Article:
Having permanent green plants on board is a different thing when doing long distance cruising, i.e. bringing your local plants across the seas and oceans to other continents or countries.
In most countries Customs, Immigrations or other agencies in charge for the fresh green perform a rather strict law about the import of fresh fruit, vegetables and plants. Most times the authorities are not amused when you carry these on board and you come from far away regions.*
Reactions were: leave it on the boat and make sure that it does not get ashore (as waste); Declare all fresh green (including plants) and hand it out as we will destroy it; Don't even think of having any fresh green on board when entering national waters!
Friends of us carried an Aloe Vera
(Medical Aloe) on board on their way around the world. Most times it was no problem to have this living plant on board, but there were some occasions that the authorities insisted that it had to be disposed of properly. Well, they were able to keep it after they convinced the authorities that this special plant should rather be seen as a medicine.*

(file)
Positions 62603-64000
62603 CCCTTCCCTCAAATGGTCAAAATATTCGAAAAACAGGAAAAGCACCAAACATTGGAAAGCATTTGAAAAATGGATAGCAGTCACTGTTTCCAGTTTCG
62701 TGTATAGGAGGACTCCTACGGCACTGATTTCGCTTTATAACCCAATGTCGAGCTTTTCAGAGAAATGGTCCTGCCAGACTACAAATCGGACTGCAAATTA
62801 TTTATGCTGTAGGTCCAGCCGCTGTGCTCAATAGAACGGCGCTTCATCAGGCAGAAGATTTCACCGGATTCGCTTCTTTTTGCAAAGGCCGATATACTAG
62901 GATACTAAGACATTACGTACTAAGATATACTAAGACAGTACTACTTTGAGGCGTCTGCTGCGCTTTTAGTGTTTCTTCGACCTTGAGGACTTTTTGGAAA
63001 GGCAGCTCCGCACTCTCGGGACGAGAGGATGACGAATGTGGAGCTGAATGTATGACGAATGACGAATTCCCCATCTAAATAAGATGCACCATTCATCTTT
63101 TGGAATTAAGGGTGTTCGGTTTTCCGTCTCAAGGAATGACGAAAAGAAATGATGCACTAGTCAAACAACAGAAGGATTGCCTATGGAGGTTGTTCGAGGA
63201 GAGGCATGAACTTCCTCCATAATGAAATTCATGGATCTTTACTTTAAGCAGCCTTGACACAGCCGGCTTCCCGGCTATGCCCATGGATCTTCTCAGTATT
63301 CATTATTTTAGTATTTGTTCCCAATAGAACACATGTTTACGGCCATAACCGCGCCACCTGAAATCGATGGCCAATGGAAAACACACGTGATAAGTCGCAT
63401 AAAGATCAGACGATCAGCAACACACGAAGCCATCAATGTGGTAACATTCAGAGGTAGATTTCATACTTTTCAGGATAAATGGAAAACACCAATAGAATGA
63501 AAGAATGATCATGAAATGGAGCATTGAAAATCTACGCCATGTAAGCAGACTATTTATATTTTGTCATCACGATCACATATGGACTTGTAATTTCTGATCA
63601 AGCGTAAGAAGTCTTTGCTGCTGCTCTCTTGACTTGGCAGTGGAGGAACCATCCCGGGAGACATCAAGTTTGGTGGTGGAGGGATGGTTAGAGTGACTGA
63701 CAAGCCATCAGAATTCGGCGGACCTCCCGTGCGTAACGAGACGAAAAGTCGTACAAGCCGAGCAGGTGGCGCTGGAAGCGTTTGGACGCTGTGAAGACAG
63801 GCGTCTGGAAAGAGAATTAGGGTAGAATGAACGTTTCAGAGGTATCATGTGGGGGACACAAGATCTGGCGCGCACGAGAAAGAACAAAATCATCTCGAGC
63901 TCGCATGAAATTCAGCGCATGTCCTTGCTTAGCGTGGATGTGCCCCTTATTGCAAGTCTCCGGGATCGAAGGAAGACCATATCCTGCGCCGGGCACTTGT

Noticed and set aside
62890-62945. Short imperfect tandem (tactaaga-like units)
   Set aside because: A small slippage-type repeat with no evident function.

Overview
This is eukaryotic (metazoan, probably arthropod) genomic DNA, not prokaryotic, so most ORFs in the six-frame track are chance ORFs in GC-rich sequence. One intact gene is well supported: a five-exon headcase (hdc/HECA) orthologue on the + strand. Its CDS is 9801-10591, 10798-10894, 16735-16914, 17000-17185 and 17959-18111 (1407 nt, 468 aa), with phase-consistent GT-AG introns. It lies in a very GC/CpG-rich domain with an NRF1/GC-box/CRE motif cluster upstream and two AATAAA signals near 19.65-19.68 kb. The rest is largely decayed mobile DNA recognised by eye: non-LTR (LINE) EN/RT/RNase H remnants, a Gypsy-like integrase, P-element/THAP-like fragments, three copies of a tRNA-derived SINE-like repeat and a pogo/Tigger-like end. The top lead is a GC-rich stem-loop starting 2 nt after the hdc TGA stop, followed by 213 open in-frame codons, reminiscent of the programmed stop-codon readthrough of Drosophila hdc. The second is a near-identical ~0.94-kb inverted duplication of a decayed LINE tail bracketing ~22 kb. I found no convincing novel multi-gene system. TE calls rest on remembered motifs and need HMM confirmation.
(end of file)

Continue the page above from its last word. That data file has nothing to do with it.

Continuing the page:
*Other reasons that makes it not easy to keep plants on board are the harsh environmental conditions they have to live in. Just imagine the temperature changes in the cabin, as most boats do not necessarily have air condition on board. They use water. They bring additional moisture due to evaporation into the boat, a thing we do not really want to have in higher latitudes.
Considering all that a cactus is the type of plant that fits best, but it needs to be safely tied down to its place in case of hard weather
.* *And who wants to have a cactus on board! So, it is easier to have a vase (or tea pot or a cut off plastic bottle) with flowers once in a while. *